[lttng-dev] RCU API usage from call_rcu callbacks?
Paul E. McKenney
paulmck at kernel.org
Wed Mar 22 10:45:28 EDT 2023
On Wed, Mar 22, 2023 at 09:57:25AM -0400, Mathieu Desnoyers wrote:
> On 2023-03-22 07:08, Ondřej Surý via lttng-dev wrote:
> > Hi,
> > the documentation is pretty silent on this, and asking here is probably going to be faster
> > than me trying to use the source to figure this out.
> > Is it legal to call_rcu() from within the call_rcu() callback?
> Yes. call_rcu callbacks can be chained.
> Note that you'll need to issue rcu_barrier() on program exit as many times as you chained call_rcu callbacks if you intend to make sure no queued callbacks still exist on program clean shutdown. See this comment above urcu_call_rcu_exit():
> * Teardown the default call_rcu worker thread if there are no queued
> * callbacks on process exit. This prevents leaking memory.
> * Here is how an application can ensure graceful teardown of this
> * worker thread:
> * - An application queuing call_rcu callbacks should invoke
> * rcu_barrier() before it exits.
> * - When chaining call_rcu callbacks, the number of calls to
> * rcu_barrier() on application exit must match at least the maximum
> * number of chained callbacks.
> * - If an application chains callbacks endlessly, it would have to be
> * modified to stop chaining callbacks when it detects an application
> * exit (e.g. with a flag), and wait for quiescence with rcu_barrier()
> * after setting that flag.
This trick can also be used to gracefully shut down in the presence
of bounded chaining using but one rcu_barrier() call.
> * - The statements above apply to a library which queues call_rcu
> * callbacks, only it needs to invoke rcu_barrier in its library
> * destructor.
> > What about the other RCU (and CDS) API calls?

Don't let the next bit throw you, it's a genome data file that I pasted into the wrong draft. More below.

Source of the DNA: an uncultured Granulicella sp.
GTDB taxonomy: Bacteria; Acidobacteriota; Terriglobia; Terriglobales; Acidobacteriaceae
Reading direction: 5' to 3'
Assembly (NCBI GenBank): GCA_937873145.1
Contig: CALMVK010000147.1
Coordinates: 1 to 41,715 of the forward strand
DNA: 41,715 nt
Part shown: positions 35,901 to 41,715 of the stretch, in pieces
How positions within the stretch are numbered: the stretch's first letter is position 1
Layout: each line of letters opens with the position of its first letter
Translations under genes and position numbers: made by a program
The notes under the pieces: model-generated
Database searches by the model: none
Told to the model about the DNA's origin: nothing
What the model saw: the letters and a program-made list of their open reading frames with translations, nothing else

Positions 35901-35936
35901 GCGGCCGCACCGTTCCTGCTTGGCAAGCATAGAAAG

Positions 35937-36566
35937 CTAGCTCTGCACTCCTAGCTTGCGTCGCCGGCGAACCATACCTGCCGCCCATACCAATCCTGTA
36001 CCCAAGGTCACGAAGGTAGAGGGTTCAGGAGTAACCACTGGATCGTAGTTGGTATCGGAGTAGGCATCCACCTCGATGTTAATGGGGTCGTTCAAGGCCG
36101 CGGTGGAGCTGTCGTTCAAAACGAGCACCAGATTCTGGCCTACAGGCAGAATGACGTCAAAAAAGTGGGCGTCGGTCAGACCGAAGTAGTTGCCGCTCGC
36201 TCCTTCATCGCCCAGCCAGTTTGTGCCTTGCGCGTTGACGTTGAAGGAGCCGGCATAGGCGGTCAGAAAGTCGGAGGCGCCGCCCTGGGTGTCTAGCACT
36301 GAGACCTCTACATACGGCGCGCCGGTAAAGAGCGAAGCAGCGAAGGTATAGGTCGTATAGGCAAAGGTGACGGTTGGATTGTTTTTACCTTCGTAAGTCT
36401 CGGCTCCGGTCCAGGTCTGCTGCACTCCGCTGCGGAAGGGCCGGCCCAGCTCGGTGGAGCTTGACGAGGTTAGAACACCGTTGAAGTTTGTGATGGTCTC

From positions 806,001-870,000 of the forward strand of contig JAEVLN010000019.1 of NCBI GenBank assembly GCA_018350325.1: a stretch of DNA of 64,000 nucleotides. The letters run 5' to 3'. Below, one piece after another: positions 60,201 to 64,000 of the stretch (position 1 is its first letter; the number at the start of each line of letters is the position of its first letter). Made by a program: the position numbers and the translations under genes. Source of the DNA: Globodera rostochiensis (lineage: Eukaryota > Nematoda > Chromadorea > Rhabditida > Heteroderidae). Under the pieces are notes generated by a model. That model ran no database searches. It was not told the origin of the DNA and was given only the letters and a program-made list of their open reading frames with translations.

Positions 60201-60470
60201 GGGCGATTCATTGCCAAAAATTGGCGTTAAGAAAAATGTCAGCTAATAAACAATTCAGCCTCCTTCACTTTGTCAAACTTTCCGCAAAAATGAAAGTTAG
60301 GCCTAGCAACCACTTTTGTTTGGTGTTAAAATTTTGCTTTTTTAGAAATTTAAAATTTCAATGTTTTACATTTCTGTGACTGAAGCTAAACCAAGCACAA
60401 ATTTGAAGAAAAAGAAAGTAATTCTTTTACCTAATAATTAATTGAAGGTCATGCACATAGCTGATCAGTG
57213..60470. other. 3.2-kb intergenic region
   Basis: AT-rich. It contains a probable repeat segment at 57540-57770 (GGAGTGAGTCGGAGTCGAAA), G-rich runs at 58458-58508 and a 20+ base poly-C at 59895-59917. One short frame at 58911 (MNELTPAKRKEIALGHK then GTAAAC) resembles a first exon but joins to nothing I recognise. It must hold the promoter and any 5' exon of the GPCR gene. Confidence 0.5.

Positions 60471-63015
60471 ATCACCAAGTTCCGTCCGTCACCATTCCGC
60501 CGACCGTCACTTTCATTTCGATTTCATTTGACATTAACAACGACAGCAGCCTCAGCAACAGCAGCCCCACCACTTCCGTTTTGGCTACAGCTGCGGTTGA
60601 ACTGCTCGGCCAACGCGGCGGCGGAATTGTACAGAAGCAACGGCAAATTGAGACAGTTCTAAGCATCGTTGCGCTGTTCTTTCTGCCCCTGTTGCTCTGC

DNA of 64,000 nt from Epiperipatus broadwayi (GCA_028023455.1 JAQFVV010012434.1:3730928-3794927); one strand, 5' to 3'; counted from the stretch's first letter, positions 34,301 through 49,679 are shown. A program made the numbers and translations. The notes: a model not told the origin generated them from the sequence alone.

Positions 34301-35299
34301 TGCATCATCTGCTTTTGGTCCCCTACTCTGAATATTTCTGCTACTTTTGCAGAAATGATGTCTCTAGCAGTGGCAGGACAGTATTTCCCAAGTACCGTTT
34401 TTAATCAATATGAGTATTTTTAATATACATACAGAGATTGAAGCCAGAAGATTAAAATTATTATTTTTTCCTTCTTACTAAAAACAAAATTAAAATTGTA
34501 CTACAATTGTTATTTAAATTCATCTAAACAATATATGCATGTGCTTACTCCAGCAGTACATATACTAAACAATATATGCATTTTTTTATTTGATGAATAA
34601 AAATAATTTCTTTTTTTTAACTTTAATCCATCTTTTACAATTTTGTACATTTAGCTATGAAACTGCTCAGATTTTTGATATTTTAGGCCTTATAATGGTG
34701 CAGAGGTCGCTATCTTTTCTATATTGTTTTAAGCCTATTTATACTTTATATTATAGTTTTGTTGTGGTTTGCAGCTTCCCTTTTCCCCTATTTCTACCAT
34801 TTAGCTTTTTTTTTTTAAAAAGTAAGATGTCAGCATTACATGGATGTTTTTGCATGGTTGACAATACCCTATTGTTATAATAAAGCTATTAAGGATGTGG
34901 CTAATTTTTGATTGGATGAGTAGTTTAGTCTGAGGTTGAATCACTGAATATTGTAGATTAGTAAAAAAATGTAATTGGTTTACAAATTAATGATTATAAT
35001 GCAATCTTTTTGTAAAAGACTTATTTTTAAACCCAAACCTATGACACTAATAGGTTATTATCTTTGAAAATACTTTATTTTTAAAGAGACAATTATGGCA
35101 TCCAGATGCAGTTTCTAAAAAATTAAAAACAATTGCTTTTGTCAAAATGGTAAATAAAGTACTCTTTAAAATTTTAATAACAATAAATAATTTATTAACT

> They can be unless stated otherwise. For instance, rcu_barrier() cannot be called from a call_rcu worker thread.
> > How does that interact with create_call_rcu_data()? I have <n> event loops and I am
> > initializing <n> 1:1 call_rcu helper threads as I need to do some per-thread initialization
> > as some of the destroy-like functions use random numbers (don't ask).
> As I recall, set_thread_call_rcu_data() will associate a call_rcu worker instance for the current thread. So all following call_rcu() invocations from that thread will be queued into this per-thread call_rcu queue, and handled by the call_rcu worker thread.
> But I wonder why you inherently need this 1:1 mapping, rather than using the content of the structure containing the rcu_head to figure out which per-thread data should be used ?
> If you manage to separate the context from the worker thread instances, then you could use per-cpu call_rcu worker threads, which will eventually scale even better when I integrate the liburcu call_rcu API with sys_rseq concurrency ids .
> > If it's legal to call_rcu() from call_rcu thread, which thread is going to be used?
> The call_rcu invoked from the call_rcu worker thread will queue the call_rcu callback onto the queue handled by that worker thread. It does so by setting
> URCU_TLS(thread_call_rcu_data) = crdp;
> early in call_rcu_thread(). So any chained call_rcu is handled by the same call_rcu worker thread doing the chaining, with the exception of teardown where the pending callbacks are moved to the default worker thread.
>  https://firstname.lastname@example.org/
> > Thank you,
> > Ondrej
> > --
> > Ondřej Surý (He/Him)
> > ondrej at sury.org
> > _______________________________________________
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> Mathieu Desnoyers
> EfficiOS Inc.
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